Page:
Point out that a vacuum is nothing, and nothing cannot do anything, which includes "suction". Vacuums do not suck, the atmosphere pushes! One does not "pull a vacuum" or "put a vacuum in" something. One creates a lower pressure outside, say by expanding the volume in a pump, and molecular motion (kinetic theory) causes the air to move into the lower pressure region.

Evacuate the Magdeburg Hemispheres (obtainable from catalogs) and have two burly guys try to pull them apart. Tell the story of Otto von Guerrike, Mayor of Magdeburg in the 17 th century, setting eight horses to the task. His hemispheres were much larger, and the horses failed to do it.

Now, take back the hemispheres from the burlys, and, while your back is turned, let the air sneak in. Face the class and tell them that only the strongest can succeed. Tear them apart with considerable moaning, etc.

Calculate the number of kilograms (or n) needed to really separate them by measuring the radius in cm, using pi r squared for the area in centimeters squared, and that the atmosphere exerts 1 kg per centimeter squared. It take about 75 kg, which may be about the mass of the instructor. Hence, Spider Man is in trouble with these things as suction cups.

To illustrate this, moisten one hemisphere and place it on the smooth surface of the demo table, remove the air, and get on the table, and pull (watch your back), and you can do it (or a burly can).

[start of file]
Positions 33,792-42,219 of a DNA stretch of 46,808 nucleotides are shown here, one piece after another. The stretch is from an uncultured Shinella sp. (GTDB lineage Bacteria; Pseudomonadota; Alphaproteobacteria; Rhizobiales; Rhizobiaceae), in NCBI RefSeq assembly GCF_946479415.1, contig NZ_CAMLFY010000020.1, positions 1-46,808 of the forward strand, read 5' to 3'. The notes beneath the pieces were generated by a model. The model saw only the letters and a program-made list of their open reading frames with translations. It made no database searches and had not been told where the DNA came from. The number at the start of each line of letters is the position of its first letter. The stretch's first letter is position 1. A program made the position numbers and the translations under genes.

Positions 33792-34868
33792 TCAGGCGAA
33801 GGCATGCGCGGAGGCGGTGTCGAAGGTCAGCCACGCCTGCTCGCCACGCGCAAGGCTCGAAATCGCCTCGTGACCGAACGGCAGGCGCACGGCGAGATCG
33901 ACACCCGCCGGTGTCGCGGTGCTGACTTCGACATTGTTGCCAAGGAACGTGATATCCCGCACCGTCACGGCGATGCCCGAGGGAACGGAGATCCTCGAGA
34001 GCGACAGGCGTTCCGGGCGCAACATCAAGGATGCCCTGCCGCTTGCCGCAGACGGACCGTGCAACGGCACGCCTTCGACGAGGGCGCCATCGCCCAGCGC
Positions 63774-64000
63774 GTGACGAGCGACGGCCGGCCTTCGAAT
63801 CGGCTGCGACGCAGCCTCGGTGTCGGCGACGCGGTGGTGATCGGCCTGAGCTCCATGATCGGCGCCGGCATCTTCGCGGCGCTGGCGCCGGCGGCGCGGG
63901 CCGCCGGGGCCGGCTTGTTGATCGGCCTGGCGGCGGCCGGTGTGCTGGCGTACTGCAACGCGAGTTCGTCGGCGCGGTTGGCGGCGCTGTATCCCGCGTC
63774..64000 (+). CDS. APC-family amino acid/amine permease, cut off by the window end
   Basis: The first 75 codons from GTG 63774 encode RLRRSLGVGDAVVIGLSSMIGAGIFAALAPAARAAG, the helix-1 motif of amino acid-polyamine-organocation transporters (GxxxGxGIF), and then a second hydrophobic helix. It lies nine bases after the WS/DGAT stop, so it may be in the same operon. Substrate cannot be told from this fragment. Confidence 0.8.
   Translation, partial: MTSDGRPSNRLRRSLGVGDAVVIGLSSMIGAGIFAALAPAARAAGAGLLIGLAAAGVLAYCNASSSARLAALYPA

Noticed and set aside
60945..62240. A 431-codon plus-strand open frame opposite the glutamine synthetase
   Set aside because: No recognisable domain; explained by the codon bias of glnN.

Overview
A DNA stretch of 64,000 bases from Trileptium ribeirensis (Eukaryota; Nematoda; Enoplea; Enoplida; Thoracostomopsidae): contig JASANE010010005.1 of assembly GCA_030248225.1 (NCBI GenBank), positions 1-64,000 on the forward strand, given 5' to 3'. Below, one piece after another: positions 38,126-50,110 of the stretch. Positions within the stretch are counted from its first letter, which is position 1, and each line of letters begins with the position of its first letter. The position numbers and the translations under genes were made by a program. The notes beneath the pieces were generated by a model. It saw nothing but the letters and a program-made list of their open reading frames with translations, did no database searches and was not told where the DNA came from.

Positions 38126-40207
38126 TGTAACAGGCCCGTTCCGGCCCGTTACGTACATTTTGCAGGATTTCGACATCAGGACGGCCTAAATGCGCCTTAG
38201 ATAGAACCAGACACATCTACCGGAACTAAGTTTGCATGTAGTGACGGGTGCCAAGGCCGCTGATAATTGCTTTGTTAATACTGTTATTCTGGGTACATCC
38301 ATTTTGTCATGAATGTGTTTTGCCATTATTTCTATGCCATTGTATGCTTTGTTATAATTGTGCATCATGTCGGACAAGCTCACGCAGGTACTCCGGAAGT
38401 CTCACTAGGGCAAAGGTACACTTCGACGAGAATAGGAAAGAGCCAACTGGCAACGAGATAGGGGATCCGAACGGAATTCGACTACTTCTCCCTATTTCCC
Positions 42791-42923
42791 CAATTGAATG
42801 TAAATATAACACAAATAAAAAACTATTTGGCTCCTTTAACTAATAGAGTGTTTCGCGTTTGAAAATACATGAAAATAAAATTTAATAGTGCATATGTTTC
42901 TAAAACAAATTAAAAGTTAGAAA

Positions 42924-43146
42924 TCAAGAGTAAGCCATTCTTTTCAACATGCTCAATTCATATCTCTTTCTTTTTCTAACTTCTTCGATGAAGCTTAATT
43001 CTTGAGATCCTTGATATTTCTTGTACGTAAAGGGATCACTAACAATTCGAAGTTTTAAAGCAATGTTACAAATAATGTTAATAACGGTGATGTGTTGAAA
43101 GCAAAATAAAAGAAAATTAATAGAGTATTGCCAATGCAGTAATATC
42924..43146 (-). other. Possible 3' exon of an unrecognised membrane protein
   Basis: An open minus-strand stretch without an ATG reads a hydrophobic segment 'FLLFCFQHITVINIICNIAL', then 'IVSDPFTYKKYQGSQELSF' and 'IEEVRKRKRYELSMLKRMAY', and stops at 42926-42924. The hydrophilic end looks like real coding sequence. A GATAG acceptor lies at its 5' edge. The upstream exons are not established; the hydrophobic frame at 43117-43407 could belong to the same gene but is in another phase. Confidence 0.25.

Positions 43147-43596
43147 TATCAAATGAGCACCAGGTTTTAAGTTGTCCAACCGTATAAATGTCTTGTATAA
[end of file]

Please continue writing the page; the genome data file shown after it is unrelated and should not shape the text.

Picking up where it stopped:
Point out, again, that there is no mysterious "force of vacuum", but merely the force of the atmospheric pressure, which is not all that strong. Also, that it is the surface area and the pressure that determine how many horses are needed. But it can be done!

Crush a ditto juice can (or a plastic jug) by removing the air from it with rubber stopper, glass bend, and pump. (Great fun).

Then, wrap a 4-liter glass wine jug in a safety towel, place it in the sink (as a safety precaution) and remove the air from it as with the above can. It doesn't crush! This shows, again, that there is no mysterious irresistible force of "vacuum". The strong construction of the jug enables it to withstand the great total force of a large number of centimeters of surface area on which there is about 1 kg of atmospheric action on each. WOW!

Now for the mysterious Syphon. Take two large beakers and a transparent plastic tube, and fill one beaker with water. Immerse most of the tube into the beaker of water allowing it to fill to the water level. Then block off the upper end of the tube with a finger. Pull the blocked end down until the water level in it is below the water level in the first beaker, and holding it into the empty beaker, open the blocked end. Ah, the water flows. This is the proper way to start a siphon, not with the mouth (unless it's wine being siphoned). Perhaps the action is caused by the heavier "water piston" in the longer tube lowering the pressure so that the atmosphere will push the water into the shorter end which has the lighter "water piston".